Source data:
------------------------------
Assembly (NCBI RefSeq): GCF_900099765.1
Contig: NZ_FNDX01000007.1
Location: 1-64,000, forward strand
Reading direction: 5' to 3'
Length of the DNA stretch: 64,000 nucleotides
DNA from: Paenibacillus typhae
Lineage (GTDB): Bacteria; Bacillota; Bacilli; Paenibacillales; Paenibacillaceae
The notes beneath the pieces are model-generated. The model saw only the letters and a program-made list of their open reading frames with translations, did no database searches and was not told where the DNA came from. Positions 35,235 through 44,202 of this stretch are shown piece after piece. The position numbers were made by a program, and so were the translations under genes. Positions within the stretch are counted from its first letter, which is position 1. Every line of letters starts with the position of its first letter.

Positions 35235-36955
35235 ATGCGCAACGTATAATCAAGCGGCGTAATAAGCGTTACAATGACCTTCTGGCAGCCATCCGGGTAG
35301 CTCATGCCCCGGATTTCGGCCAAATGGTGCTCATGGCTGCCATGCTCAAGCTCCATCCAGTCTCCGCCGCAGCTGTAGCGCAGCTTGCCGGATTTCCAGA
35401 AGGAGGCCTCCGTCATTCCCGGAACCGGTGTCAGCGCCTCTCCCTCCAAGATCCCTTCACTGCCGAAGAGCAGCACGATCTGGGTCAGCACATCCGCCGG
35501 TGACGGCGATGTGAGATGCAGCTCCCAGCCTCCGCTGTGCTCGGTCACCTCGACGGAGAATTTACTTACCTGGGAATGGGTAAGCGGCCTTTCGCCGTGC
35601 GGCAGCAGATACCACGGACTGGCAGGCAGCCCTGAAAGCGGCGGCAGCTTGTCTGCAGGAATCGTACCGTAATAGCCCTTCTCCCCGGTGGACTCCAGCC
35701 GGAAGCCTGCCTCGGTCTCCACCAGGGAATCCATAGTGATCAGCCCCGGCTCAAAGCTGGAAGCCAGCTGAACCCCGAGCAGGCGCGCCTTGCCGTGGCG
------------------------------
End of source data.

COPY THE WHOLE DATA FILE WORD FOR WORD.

Assembly (NCBI RefSeq): GCF_900099765.1
Contig: NZ_FNDX01000007.1
Location: 1-64,000, forward strand
Reading direction: 5' to 3'
Length of the DNA stretch: 64,000 nucleotides
DNA from: Paenibacillus typhae
Lineage (GTDB): Bacteria; Bacillota; Bacilli; Paenibacillales; Paenibacillaceae
The notes beneath the pieces are model-generated. The model saw only the letters and a program-made list of their open reading frames with translations, did no database searches and was not told where the DNA came from. Positions 35,235 through 44,202 of this stretch are shown piece after piece. The position numbers were made by a program, and so were the translations under genes. Positions within the stretch are counted from its first letter, which is position 1. Every line of letters starts with the position of its first letter.

Positions 35235-36955
35235 ATGCGCAACGTATAATCAAGCGGCGTAATAAGCGTTACAATGACCTTCTGGCAGCCATCCGGGTAG
35301 CTCATGCCCCGGATTTCGGCCAAATGGTGCTCATGGCTGCCATGCTCAAGCTCCATCCAGTCTCCGCCGCAGCTGTAGCGCAGCTTGCCGGATTTCCAGA
35401 AGGAGGCCTCCGTCATTCCCGGAACCGGTGTCAGCGCCTCTCCCTCCAAGATCCCTTCACTGCCGAAGAGCAGCACGATCTGGGTCAGCACATCCGCCGG
35501 TGACGGCGATGTGAGATGCAGCTCCCAGCCTCCGCTGTGCTCGGTCACCTCGACGGAGAATTTACTTACCTGGGAATGGGTAAGCGGCCTTTCGCCGTGC
35601 GGCAGCAGATACCACGGACTGGCAGGCAGCCCTGAAAGCGGCGGCAGCTTGTCTGCAGGAATCGTACCGTAATAGCCCTTCTCCCCGGTGGACTCCAGCC
35701 GGAAGCCTGCCTCGGTCTCCACCAGGGAATCCATAGTGATCAGCCCCGGCTCAAAGCTGGAAGCCAGCTGAACCCCGAGCAGGCGCGCCTTGCCGTGGCG